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A CurtainUp Review
Mrs. Warren's Profession
By Julia Furay
Dana Ivey stars as the title character in the revival of this thoughtful drama about capitalist corruption. Mrs. Warren is a woman who came up from the streets, graduating from prostitution to opening and operating a chain of brothels throughout Europe. When her educated, hardworking daughter Vivie (Laura Odeh) discovers the truth about her mother's profession. Vivie's varying reactions n affect everyone around her -- Mrs. Warren's friends as well as Vivie's suitors -- and make up the bulk of the dramatic action. So it's really Vivie's play. However, Dana Ivey's presence shifts the focus so that we're more interested in Mrs. Warren's story than Vivie's (and by extension, Shaw's) ultimate condemnation of the life she's led).
Ivey initially comes off as a shallow, silly flirt, but her confrontations with Vivie peel away her affected airs and bring out a cockney accent and unsuspected steely determination. Ivey makes it easy to see where Mrs. Warren's daughter gets her fortitude.
Ivey gives a strong performance and the rest of the cast is impressive, as well. Thank goodness they are, because Shaw's characters often seem created more as weapons for his attack on society than living, breathing human beings. Thus we could easily have just types. Take Frank, Vivie's flighty young suitor. On paper, he's only slightly more interesting than Freddy Eynsford-Hill from Pygmalion. But actor Kevin Collins brings a charisma and conviction to the character that makes Vivie's attraction to him believable and even touching. Odeh, in turn, is both businesslike and graceful as Vivie, so that we sense the real sacrifice she's making to hold on to her morals.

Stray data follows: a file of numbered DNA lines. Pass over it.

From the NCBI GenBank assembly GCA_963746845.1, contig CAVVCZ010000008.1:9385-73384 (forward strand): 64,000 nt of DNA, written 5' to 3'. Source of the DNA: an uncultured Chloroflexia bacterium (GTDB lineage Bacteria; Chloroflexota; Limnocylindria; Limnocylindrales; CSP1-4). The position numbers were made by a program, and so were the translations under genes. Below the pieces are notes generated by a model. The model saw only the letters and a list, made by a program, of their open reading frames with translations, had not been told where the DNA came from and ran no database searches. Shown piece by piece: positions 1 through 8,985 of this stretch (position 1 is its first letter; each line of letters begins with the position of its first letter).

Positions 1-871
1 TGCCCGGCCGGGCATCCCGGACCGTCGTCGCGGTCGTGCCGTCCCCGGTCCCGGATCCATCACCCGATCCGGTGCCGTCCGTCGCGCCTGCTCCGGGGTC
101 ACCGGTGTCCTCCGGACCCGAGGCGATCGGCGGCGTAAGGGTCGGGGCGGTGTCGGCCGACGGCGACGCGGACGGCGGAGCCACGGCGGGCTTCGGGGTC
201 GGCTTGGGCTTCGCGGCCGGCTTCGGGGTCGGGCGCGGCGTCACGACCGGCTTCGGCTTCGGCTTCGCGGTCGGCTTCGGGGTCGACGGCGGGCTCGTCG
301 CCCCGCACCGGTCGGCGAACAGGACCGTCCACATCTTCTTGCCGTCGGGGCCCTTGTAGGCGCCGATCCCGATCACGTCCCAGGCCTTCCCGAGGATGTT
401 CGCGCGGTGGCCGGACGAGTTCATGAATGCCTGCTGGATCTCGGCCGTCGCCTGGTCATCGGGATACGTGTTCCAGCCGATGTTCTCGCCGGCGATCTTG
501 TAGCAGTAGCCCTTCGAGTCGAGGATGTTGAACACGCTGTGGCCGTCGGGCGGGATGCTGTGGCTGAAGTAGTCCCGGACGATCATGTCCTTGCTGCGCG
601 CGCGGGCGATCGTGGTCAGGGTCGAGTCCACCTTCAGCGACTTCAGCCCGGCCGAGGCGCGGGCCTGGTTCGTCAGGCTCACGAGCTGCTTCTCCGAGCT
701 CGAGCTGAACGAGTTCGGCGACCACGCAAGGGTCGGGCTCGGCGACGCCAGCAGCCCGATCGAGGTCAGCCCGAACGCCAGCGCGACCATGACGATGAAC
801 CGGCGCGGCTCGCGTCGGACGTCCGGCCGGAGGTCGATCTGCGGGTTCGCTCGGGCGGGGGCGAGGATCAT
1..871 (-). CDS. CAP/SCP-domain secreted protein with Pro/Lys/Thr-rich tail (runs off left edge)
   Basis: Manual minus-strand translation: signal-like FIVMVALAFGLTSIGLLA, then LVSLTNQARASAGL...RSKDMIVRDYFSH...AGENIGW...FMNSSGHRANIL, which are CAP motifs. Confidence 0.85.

Mrs. Warren's Profession isn't exactly Shaw's most economical drama. It has a lot to say about prostitution, but later takes much of it back to take aim at capitalism instead. And so while the blustering, lecherous Sir Crofts (Sam Tsoutsouvas) may represent all that is wrong with capitalism it is his lecherousness that strikes the audience and it's his shady business dealings seem tame in comparison.
The play has structural faults as well. In addition to the revelations about about Mrs. Warren's past not being the shocking revelations they were a hundred years ago, the m any arguments and confrontations seem overly talky and circular. Facts about Vivie's paternity are brought up and dropped without much concern to anyone onstage. But it still works, despite dramaturgical and thematic clunkiness because of the performances and because director Charlotte Moore keeps the focus on the character and humor, rather than commentary, so that the play unfolds beautifully.
Shaw may have been pointing a finger at corrupt capitalism, but the deeper question -- that of selling out, or refusing to do so -- is certainly something that still resonates and makes the Mrs. Warren's Profession a fascinating evening at the theatre.
Editor's Note: This is one of 3 Shaw plays playing in Manhattan-- Candida at the Cocteau and a Kabuki influenced production of Major Barbara at La Mama (Until we review it, you can check details about performance dates and times in our Off-Broadway Listings. Another Shaw play, You Never Can Tell is on the boards in London. To read our backgrounder on George Bernard Shaw with quotes and links to Shaw plays we've reviewed, see our Shaw Backgrounder
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